A review of ďGunner PalaceĒ by Jeanne Aufmuth

 

Stars: ***

Rating: PG-13 for strong language and violence

Run Time: 1 hour, 26 minutes

 

The realities of the situation in Iraq are difficult to express in words, much less moving pictures.As one Iraqi-stationed soldier confesses to the camera, itís impossible to understand war if youíre not in it.

Agreed; thus Gunner Palace isnít as effective to the layperson as it could or should be.Filmmaker Michael Tucker, who lived with the 2/3 Field Artillery (ďThe GunnersĒ) at Uday Husseinís bombed-out Al Azimlya Palace (ďWe dropped a bomb on it and now we party in itĒ), attempts to capture the humanity and heartache of the lonesome soldier and manages in abrupt fits and starts.

We ask a lot of the young men and women who volunteer to defend our country come hell or high water. The Gunners live in a volatile area of Baghdad with one eye perpetually peeled for hidden explosive devices and ghostly insurgents.

Itís fascinating to watch the new American military regime weigh in on the travails of life in southwest Asia, their reflections ranging from thought-provoking nuggets of wisdom to meandering discourses on kitchen paraphernalia.Personal tragedy punctuates the action and provisional innocence is eclipsed by the grisly images of war.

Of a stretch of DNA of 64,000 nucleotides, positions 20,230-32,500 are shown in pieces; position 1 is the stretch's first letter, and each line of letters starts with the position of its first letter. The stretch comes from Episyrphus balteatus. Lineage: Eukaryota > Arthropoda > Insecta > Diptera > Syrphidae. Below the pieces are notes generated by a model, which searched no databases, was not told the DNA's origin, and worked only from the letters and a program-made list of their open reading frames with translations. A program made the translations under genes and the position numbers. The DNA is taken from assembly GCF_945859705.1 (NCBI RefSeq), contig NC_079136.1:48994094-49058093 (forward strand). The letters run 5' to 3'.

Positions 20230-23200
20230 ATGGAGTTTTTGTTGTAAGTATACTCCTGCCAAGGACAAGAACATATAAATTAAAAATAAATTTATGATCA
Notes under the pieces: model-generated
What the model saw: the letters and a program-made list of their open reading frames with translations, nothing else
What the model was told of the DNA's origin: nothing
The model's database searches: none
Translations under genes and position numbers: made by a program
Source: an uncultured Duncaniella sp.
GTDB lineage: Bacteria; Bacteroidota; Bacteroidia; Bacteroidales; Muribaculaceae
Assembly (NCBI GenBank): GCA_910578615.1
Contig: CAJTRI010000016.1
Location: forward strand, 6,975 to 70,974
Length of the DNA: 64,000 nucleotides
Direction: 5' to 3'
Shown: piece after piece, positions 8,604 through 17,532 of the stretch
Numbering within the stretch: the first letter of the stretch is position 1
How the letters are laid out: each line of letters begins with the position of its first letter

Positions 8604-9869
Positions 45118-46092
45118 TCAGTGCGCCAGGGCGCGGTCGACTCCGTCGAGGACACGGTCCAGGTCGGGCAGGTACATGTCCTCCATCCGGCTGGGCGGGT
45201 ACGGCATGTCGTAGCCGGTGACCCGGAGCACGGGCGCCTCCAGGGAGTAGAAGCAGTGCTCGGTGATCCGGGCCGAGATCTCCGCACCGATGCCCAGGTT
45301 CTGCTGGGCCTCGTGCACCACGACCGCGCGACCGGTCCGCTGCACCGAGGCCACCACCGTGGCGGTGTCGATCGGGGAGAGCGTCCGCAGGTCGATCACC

A subtle detachment pervades Tuckerís reflective documentary and its surreal surroundings, diminishing its potentially riveting impact. Iíd like to bleed compassion for a wet-behind-the-ears yahoo drunk on the power of his automatic weapon and looking to waste someone for the sport of it, but I canít. Watching teams with playful names like Tombraiders roughing up blacklisted Iraqi civilians offends my time-honored concept of cultural synchronicity and Iím reminded of the yawning chasm between reality and newsreel fantasy.

This particular tour of duty includes poets, rappers, juveniles and men, all with the ambiguous (or over-zealous) goal of ostensibly putting an end to terrorism. Gunner renders the experience as powerful as raining artillery and as listless as a weekend bash at a bombed-out pleasure palace.